Equal Opportunities Commission


Press Releases

Press Releases

Rules and Regulation Made under the Family Status Discrimination Ordinance


The Equal Opportunities Commission (EOC) announces today (25 September 1997) that it intends to make two sets of rules under the new Family Status Discrimination Ordinance (FSDO) to facilitate its investigation work. The two sets of rules to be made are the Family Status Discrimination (Investigation and Conciliation) Rules and the Family Status Discrimination (Formal Investigations) Rules.

Speaking at a press briefing after an EOC meeting, Dr. Fanny Cheung Mui-ching, Chairperson of the EOC, said, "The two sets of rules provide for procedures which the EOC will follow in conducting investigations and conciliation, and formal investigations under the FSDO."

Dr. Cheung said that the Secretary for Home Affairs will be making regulation under the FSDO to empower the EOC to bring proceedings in its own name.

"The proposed regulation will enable the EOC to bring proceedings where the case raises a question of principle; and it is in the interest of justice to do so, and it appears to the EOC that the claim of the person is well founded," Dr. Cheung added.

"Our understanding is that the Government intends to bring the FSDO into force in November this year. The rules and regulation under the FSDO are also likely to be brought into force at the same time," Dr. Cheung said.

To enable employers and employees to have a better understanding of their responsibilities under the FSDO, the EOC will issue a Code of Practice on Employment. Dr. Cheung said, "We intend to conduct a wide public consultation on the draft code before submitting it to the Provisional Legislative Council."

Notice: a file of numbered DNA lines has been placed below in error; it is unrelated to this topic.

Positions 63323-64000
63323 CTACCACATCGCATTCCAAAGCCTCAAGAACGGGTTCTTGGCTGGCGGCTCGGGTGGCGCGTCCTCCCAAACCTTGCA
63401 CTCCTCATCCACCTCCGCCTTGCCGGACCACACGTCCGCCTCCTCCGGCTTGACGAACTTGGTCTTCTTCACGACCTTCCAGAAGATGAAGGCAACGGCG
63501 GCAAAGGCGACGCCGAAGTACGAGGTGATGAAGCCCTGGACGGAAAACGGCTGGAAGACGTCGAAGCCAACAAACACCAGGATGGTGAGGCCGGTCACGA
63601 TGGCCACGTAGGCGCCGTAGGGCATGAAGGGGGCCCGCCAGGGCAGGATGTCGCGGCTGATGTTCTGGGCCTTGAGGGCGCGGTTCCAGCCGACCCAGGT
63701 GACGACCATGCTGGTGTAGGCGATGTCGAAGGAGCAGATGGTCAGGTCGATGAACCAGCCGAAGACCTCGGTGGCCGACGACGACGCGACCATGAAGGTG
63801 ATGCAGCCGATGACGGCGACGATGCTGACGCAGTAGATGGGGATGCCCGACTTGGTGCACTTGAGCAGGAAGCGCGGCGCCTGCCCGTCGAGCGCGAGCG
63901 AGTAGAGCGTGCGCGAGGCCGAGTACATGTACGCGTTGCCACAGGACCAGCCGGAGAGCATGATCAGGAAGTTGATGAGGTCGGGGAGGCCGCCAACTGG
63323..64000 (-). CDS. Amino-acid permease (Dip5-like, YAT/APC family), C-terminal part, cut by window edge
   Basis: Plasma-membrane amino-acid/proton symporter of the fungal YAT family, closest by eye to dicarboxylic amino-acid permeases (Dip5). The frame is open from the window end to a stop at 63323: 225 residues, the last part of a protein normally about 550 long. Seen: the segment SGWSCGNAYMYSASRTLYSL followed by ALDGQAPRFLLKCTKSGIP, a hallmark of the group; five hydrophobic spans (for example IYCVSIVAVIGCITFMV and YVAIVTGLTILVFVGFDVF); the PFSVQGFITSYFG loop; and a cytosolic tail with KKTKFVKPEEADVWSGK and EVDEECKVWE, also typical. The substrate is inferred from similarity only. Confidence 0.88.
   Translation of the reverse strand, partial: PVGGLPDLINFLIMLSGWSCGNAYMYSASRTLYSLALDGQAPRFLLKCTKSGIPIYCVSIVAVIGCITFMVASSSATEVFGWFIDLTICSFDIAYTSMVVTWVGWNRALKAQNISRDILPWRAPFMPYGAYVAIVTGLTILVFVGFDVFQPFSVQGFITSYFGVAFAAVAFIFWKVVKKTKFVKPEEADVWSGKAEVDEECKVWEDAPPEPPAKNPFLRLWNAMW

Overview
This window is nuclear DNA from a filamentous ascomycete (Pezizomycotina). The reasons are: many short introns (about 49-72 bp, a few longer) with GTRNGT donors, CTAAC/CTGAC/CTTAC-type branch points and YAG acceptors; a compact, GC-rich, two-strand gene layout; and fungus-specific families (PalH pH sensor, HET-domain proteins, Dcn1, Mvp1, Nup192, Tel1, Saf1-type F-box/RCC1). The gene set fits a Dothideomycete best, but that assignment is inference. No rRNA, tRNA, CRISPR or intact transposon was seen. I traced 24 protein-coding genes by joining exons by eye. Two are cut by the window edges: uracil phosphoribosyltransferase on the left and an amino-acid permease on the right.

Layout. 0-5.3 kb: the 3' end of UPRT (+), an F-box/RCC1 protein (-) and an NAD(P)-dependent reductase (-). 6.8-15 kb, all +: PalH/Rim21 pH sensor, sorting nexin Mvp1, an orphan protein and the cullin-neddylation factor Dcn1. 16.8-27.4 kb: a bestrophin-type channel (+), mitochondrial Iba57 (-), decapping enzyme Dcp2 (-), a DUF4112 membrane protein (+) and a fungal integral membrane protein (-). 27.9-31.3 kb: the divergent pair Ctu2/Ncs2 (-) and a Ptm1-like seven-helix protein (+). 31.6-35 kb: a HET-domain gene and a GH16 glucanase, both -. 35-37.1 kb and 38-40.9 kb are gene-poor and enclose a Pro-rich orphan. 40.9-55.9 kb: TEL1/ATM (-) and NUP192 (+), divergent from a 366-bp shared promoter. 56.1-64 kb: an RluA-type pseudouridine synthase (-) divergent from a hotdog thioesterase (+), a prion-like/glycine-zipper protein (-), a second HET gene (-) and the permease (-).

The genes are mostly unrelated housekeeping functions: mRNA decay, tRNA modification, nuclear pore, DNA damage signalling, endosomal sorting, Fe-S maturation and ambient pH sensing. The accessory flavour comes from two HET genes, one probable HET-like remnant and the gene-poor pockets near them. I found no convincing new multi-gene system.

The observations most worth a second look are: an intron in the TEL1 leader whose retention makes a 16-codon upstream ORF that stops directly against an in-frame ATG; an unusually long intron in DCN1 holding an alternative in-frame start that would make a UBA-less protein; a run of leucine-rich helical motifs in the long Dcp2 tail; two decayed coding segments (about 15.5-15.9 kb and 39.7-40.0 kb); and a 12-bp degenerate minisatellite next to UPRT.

At the press briefing, Dr. Cheung also reported that for the one year period up to 18 September 1997, the EOC has received 4658 enquiries and 421 complaints from the public. Of the 421 complaints, 118 were for investigation and conciliation while 303 were 'other complaints'.

Of the 118 complaints for investigation and conciliation, five complaints under the SDO and six under the DDO had been settled by conciliation. Six complaints under the SDO and ten under the DDO had been discontinued.

Of the 303 'other complaints', 284 related to discriminatory advertisements of which 188 were resolved following warning letters being issued to the publishers and five where the EOC has recently instituted legal proceedings under the SDO. In those five cases, the publishers have published discriminatory advertisements in contravention of s.43 of the SDO.

Enquiry: EOC Hotline 25118211